Encyclopedia of Evolutionary Psychological Science

Living Edition
| Editors: Todd K. Shackelford, Viviana A. Weekes-Shackelford

Social Neuroscience of Self-categorization

  • Alexander ShkurkoEmail author
Living reference work entry
DOI: https://doi.org/10.1007/978-3-319-16999-6_2426-1



The study of neural processes underlying representation of social group membership.


Self-categorization is a cognitive process of perceiving both oneself and others in terms of collective entities (social groups or categories) rather than in terms of individual characteristics and personality. Development of new methods of the brain research allows studying self-categorization at the neural level. Self-categorization became one of the key issues in a new scientific discipline, social neuroscience, which is an interdisciplinary field of research on the intersection of neuroscience and social psychology studying neural basis and mechanisms of social cognition, emotions, and behaviors.

Self-categorization in Social Psychology

Self-categorization refers to social categorization, i.e., classifying individuals into social groups or categories, from an ego-centric perspective. This means that not only social world is classified and typified during social categorization but also that an individual is positioned in this social world and describes him/herself in terms of membership in specific social groups or categories such as ethnicity, race, gender, age, political preferences, family. The outcome of self-categorization is the formation of specific social identity, which is a part of the self-concept, representing knowledge and feelings of their group as well as its psychological value. Key theories of social psychology, namely, Social Identity Theory and Self-Categorization Theory (Turner and Reynolds 2003), treat self-categorization and social identity as the basis of intergroup relations and associated perceptions, attitudes, and behaviors.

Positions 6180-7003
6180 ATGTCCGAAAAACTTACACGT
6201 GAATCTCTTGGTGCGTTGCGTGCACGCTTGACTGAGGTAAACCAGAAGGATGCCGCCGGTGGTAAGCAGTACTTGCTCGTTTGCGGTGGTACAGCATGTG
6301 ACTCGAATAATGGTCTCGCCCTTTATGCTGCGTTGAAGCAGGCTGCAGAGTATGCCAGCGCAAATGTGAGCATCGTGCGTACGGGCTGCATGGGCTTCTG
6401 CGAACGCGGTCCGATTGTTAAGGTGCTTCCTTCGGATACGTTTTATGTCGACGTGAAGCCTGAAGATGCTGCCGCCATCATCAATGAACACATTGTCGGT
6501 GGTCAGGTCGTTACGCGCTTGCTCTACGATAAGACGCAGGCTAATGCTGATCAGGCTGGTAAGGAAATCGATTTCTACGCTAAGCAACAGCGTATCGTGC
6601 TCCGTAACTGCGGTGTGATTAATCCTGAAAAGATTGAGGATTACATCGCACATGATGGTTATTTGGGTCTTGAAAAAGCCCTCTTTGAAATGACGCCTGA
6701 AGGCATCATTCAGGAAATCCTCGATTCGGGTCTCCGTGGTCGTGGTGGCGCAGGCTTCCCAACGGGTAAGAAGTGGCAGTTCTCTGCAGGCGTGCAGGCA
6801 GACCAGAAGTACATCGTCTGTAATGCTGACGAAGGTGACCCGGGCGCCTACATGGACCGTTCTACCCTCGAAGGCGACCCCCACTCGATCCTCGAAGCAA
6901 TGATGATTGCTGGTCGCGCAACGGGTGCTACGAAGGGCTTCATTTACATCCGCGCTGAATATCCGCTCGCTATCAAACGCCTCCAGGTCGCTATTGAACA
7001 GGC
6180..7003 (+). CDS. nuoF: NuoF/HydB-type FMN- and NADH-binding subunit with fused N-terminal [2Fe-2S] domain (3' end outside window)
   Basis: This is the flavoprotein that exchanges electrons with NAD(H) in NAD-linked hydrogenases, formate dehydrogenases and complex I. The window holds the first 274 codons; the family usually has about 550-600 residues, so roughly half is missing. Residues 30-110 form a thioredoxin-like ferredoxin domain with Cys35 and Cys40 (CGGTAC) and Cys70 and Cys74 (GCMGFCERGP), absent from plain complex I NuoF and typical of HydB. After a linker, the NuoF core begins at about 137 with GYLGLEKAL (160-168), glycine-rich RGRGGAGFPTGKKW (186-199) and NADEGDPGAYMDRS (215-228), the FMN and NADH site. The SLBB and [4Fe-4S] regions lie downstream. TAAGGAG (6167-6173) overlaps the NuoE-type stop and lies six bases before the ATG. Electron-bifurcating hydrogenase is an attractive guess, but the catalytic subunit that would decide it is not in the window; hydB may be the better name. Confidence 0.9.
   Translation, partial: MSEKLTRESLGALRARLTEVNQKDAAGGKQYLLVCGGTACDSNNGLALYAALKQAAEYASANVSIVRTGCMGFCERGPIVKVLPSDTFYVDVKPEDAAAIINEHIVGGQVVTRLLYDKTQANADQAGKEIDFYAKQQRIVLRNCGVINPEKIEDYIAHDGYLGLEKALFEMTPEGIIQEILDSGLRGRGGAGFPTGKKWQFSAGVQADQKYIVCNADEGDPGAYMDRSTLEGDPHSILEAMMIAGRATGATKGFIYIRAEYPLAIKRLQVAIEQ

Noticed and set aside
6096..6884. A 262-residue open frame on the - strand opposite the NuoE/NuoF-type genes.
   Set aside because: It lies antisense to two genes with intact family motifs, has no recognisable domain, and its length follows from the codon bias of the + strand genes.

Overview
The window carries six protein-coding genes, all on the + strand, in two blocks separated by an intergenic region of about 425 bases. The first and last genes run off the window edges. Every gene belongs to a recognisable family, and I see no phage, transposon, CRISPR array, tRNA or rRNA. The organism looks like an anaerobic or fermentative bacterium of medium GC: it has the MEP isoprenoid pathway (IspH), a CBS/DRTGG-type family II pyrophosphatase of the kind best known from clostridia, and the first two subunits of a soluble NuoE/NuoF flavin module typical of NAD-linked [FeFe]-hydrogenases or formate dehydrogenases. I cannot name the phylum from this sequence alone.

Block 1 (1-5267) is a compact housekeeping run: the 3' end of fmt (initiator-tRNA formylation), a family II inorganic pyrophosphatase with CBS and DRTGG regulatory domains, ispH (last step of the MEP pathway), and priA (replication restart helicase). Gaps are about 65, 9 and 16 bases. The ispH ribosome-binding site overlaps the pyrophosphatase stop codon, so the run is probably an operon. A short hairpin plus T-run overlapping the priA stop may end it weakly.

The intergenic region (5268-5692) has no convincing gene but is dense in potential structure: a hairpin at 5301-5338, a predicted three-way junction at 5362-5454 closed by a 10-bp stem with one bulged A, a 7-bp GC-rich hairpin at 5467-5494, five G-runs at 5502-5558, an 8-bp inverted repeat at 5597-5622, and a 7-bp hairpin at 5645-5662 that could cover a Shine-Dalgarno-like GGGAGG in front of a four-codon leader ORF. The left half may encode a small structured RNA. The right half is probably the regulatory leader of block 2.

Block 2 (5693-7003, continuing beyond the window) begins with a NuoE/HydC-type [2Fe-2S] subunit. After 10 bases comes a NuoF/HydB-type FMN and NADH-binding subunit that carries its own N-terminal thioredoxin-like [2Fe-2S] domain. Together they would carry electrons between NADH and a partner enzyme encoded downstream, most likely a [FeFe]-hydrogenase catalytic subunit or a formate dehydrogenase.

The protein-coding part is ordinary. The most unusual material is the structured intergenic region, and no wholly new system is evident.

During social categorization, individuals tend to focus on similarities within groups and differences between groups, thus maintaining and reinforcing group boundaries. Studies in social psychology showed that individuals differently respond to social groups with which they associate themselves, i.e., ingroups, and all other, i.e., outgroups. These effects include asymmetrical responses to in- and outgroups at cognitive, affective, and behavioral level. Perceived group differences affect attention, memory, judgments, evaluations, empathy, motor predispositions, and allocation of resources. Social psychology treats these asymmetries as a source of many problematic aspects of intergroup relations such as prejudice, discrimination, intergroup conflicts.